I was not aware of the effects on our Unemployment Insurance Department a year or two ago when it was found necessary to introduce computers into the operation because of the workload resulting from an increased work force. At first glance it meant the elimination of 800 jobs. But when I insisted, quite properly, as the minister charged with the basic responsibility in this area that positions be found for these 800 people, positions were found because the officials realized that they had to help in retraining those people on the job and to look after them in the sense that they had to be reclassified and helped with mobility grants. As the result of a little hard work and co-operation on the part of the work staff, all 800 people were absorbed by the unemployment insurance staff. When we reorganized our unemployment insurance structure in the future in order to improve the service to the people of this country, I hope this again will be the pattern-that we will not reduce our over-all strength but, on the contrary, we will probably add to it.

Without delving too deeply into the philosophy of minimum wages may I say that according to studies I have undertaken increased minimum wages, at one time or another, force companies into making bad decisions. They must decide on occasion whether they will pay increased minimum wages and remain inefficient, or reduce the work staff and introduce a greater degree of automation, thus placing their industry in a more competitive position. The result may be that the company concerned not only may remain in business but may expand its business. This is the concept I have alluded to and essentially I think it is an honest one.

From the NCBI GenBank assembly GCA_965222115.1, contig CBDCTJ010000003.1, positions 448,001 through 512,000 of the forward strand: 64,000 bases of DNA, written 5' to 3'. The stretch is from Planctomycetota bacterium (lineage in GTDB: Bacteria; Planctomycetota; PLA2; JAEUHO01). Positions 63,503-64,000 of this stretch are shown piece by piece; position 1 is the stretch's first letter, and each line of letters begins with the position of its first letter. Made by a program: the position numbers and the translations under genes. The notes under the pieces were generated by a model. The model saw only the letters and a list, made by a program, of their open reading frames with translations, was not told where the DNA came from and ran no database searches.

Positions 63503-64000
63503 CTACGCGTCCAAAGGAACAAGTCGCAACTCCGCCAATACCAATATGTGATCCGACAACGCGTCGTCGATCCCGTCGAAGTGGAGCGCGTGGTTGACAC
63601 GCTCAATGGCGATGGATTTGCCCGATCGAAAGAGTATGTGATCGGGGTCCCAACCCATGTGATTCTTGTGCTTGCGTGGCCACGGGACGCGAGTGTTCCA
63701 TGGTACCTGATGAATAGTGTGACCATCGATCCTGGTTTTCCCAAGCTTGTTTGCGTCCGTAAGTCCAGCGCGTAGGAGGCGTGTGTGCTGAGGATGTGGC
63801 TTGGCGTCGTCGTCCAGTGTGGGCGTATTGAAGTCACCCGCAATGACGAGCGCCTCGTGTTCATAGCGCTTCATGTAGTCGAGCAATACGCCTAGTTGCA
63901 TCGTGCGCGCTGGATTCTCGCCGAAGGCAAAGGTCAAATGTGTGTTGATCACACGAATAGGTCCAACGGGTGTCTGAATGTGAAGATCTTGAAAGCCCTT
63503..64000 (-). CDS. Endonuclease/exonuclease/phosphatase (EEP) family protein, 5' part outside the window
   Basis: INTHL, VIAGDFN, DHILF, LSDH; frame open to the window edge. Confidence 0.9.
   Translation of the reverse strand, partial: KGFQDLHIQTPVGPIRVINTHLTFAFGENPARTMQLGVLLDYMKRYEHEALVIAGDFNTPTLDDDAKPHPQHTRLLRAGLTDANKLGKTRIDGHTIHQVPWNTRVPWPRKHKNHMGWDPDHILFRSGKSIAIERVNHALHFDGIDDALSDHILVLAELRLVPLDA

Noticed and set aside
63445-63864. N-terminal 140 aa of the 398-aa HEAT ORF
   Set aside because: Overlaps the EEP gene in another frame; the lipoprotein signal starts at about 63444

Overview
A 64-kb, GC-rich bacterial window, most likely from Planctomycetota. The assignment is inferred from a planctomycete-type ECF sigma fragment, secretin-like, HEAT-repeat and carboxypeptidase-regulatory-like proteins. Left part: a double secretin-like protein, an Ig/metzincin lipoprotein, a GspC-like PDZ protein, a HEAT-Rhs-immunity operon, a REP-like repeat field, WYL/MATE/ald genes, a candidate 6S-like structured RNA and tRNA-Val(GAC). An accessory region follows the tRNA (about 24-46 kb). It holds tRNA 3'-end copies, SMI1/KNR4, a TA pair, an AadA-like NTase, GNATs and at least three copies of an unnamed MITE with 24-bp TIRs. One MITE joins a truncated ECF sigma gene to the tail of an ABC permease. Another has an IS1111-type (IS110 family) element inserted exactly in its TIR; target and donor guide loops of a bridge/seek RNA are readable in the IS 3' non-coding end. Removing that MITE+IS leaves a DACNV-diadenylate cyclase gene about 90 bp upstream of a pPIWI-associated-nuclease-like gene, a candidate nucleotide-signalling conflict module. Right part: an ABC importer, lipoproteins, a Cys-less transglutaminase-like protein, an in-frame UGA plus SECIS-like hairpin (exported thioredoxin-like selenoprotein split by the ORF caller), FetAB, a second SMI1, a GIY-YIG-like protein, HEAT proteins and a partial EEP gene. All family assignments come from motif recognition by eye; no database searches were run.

May I say at this point that I agree that labour ought to accept technological change. I also believe that management has a responsibility to consult and negotiate, when it has arrived at a decision to introduce technological change, with the representatives of the work force and as a result of the ready acceptance of technological change labour may be redistributed, absorbed elsewhere or in some cases reduced. I think companies which have adopted this realistic approach have in most instances found labour to be very receptive and co-operative and I think the end results have been encouraging.

In going through some of the research material relating to the effects that minimum wages have on certain labour-intensive industries we usually find that one of several things happens. Surprisingly, one effect of the minimum wage is that it brings about greatly increased managerial competence, which results in higher productivity. Higher productivity makes it easy for the employer to accept or absorb the increased minimum wage. I am

Canada Labour (Standards) Code

talking about industries which have traditionally depended upon inexpensive labour for their survival.

The increase in the minimum wage is quite often offset by increased managerial responsibility and efficiency. This usually results in increased productivity. Sometimes it results in a conscious decision on the part of management to automate plant in order to make it more efficient. As a result, the work force may be reduced temporarily but the economy is better off. In short, I have very little sympathy for businesses which are able to exist simply because there is a pool of cheap labour at their disposal. You will usually find that these industries hide behind high tariff walls. That is unfair to some parts of the country and does not strengthen our position as an exporting nation.